This Review Originally Ran on Comics Bulletin

(Maciej Sienczyk; Biedriba Grafiskie stasti/Mini Kus!)
There are odd things occurring in Latvia. Nobody seems to understand this better than the Riga based publishing house Biedriba Grafiskie stasti who publish the anthology kuš! (pronounced koosh!) which they started in 2007. As they say on their website, "The aims of kuš! are to popularize comics in a country where this medium is practically non-existant and spreading Latvian comics abroad." They also publish mini comics, and the focus of this review is one of those, Mini Kus! #12 Historyjki by Polish artist Maciej Sienczyk.

March 12, 2013


This Review Originally Ran on Comics Bulletin.

Todd: The Ugliest Kid on Earth #2
(Ken Kristensen, M.K. Perker; Image)
 4.5/5 Stars
This title continues to be one of my favorite this year. The team on this book are layering all sorts of different meats and cheeses and using all kinds of spicy condiments to serve up one hell of a sandwich, and you know how much I like sandwiches.
Our boy with a bag on his head is back, and this time, Todd, The Ugliest Kid on Earth, is in jail, learning the ropes, making friends, being targeted for a shanking, chasing butterflies, and picking up the soap. Once again Ken Kristensen and M.K. Perker have gone out of their way to skewer sacred cows, punch the gut of pomposity, and provide some pretty good chuckles along the way.
While our titular Todd's perambulations in the pokey are the focus of most of this issue, Kristensen has a few other story lines to season the stew. Todd's dad is all hot and bothered for soap opera star Belinda Fairchild whose embrace of Scientology made her "breasts larger" and her "vagina smaller." Todd's mom enjoys the "advances" of a big-chinned opportunist. A new headless girl's body has been discovered to the dismay of the Chief of  Police who had already arrested Todd for the crime. Finally, there is the axe murderer himself who, in his only appearance in this issue, is upset by his Domino's Pizza delivery being late. 

March 8, 2013


This Interview Originally Ran on Comics Bulletin.

Welcome back to part four of our four-part interview with Don McGregor! In this part we discuss topics including the Killraven graphic novel, Yellowstone National Park, amazing comics art and the difficulty of creating innovative layouts.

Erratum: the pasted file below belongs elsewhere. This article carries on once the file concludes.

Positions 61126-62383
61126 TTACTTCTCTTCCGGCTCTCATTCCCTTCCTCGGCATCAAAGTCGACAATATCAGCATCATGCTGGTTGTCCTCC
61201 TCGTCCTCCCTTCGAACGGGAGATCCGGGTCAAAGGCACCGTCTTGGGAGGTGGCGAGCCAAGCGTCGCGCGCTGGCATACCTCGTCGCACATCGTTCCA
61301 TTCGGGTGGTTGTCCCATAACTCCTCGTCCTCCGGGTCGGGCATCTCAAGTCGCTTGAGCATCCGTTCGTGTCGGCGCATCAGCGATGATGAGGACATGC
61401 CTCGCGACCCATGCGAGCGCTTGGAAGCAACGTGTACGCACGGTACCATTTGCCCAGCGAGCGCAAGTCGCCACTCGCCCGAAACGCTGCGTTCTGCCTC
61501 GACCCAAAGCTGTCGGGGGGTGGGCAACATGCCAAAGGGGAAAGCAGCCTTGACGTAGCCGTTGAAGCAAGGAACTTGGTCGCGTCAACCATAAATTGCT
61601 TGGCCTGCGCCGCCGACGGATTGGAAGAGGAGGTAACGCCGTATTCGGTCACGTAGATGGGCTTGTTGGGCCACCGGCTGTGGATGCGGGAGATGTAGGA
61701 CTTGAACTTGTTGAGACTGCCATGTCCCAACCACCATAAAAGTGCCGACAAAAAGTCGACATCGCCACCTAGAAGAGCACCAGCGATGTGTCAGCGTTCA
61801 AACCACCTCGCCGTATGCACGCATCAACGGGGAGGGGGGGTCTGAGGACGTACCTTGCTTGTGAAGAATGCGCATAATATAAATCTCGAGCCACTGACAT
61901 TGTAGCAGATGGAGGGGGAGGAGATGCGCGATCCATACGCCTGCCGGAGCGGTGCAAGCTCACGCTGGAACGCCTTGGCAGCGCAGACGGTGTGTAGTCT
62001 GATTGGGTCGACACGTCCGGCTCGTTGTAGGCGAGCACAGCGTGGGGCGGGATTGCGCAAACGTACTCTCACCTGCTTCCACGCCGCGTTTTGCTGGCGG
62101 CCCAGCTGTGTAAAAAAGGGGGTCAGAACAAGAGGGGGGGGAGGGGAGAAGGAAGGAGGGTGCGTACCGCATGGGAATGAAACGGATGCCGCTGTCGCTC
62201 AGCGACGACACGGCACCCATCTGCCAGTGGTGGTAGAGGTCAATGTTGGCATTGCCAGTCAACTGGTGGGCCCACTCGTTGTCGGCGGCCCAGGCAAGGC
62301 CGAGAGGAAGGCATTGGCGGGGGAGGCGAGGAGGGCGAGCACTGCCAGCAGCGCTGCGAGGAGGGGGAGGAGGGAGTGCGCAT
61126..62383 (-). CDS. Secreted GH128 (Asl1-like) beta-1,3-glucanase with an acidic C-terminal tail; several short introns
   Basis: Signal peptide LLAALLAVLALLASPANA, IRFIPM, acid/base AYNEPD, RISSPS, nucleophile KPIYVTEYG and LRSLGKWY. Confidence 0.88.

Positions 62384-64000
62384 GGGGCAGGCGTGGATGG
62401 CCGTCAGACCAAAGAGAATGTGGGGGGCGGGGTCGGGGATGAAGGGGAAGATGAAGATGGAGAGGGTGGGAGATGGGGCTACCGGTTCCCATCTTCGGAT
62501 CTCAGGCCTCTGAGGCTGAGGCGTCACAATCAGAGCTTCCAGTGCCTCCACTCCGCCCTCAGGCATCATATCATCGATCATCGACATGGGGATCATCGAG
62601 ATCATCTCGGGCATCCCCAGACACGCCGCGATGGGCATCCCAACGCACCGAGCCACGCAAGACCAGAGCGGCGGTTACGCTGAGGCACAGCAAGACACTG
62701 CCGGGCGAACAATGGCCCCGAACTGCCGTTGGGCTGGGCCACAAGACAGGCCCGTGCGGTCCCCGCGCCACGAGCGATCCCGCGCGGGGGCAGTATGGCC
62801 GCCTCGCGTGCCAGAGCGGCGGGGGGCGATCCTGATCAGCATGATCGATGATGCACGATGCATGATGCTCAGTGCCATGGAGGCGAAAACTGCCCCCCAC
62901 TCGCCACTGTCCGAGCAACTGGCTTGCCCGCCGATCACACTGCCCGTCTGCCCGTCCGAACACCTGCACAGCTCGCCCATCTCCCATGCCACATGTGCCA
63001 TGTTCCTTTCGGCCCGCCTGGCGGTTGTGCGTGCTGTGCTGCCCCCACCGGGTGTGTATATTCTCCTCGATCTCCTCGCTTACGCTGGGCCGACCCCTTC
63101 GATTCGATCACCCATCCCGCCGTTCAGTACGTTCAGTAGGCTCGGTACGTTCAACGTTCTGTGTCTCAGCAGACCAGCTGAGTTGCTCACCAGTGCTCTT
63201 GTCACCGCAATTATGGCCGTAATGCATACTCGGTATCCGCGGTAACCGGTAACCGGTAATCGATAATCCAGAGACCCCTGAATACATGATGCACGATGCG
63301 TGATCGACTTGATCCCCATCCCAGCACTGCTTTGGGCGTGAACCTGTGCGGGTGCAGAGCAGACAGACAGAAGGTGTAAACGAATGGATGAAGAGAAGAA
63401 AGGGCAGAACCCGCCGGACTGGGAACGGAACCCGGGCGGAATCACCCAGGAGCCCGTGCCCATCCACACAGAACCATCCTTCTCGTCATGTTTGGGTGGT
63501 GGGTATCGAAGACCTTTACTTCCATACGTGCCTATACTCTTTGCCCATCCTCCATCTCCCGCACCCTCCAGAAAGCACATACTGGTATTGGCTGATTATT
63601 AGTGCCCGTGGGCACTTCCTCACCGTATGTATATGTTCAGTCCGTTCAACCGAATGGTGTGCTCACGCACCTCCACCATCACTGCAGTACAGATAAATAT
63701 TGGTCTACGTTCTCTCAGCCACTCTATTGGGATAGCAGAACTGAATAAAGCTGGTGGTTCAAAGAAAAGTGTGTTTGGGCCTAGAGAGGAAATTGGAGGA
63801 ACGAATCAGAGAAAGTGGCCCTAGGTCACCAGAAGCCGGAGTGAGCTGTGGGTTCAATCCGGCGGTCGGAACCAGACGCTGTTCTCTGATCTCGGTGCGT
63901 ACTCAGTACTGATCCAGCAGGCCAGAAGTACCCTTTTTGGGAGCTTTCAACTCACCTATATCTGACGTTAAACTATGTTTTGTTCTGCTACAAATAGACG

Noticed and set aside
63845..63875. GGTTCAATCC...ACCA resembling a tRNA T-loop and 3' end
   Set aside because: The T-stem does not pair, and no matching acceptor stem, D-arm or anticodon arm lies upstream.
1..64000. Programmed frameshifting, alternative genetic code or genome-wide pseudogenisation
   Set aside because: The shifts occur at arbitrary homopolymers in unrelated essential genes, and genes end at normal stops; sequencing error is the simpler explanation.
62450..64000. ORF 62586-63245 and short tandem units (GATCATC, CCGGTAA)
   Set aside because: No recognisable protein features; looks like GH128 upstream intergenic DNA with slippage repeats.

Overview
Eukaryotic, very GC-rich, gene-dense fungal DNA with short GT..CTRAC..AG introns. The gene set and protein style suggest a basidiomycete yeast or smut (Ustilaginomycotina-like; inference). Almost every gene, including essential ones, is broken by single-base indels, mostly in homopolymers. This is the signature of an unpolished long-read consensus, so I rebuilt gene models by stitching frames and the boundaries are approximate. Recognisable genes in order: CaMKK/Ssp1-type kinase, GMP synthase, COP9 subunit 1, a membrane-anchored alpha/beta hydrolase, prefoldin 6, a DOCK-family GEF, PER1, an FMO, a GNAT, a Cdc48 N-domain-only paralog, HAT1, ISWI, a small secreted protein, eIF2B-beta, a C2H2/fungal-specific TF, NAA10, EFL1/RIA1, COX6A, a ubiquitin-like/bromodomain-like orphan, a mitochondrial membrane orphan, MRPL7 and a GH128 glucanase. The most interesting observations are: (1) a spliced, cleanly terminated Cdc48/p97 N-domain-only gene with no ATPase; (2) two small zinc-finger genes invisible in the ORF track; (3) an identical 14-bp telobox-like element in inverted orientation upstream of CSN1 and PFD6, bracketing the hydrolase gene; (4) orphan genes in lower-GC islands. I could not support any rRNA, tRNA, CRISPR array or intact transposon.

CB: So how did you end up getting the offer to do the graphic novel?
McGregor: The answer is Archie Goodwin.
Archie was the first editor I ever had at Warren. The first story to be published in Creepy was edited by Archie and drawn by Tom Sutton. I thought it was always going to be like this. Tom drew everything I asked for in "The Fade-Away Walk,” POV though sniper-scopes, continuity shots, reverse angles.
The Fade Away Walk Don McGregor Marvel Killraven
I was lucky to have Archie as an editor. His comments were always about how to make your story better and not about the story he would have written. And he always came to me with courtesy and a clear idea of what didn't work.
One of the early stories I did for Warren touched on abortion. I wasn't living yet in New York City, I was still in Rhode Island. But I already realized there was areas comics did not touch. As a writer, a storyteller, you learned simply by realizing what you did not see or read in the books. Anyway, I touched on abortion and then ran away from it, figuring it was enough to get the subject into the story. I had a frightfully silly ending. Just God-awful! Right now, just thinking about it makes me cringe.
Archie called me and asked why I would do this to my story. We discussed it and he was absolutely right. I told him to send the story back I would rewrite it completely. I will always love Archie for saving me from having to live with that story. I would still be so embarrassed. Archie never took your work and changed it without you having a clue that your story was being altered. He called you. He let you rewrite it.
Archie earned the respect of so many talented writers and artists, in fact I would think with most anyone he ever worked with.

March 7, 2013


This interview originally ran on Comics Bulletin
Welcome back to part three of our four-part interview with Don McGregor! In this part we discuss topics including the smoldering Volcana Ash, the amazing The 24 Hour Man, Orson Welles and auteurism!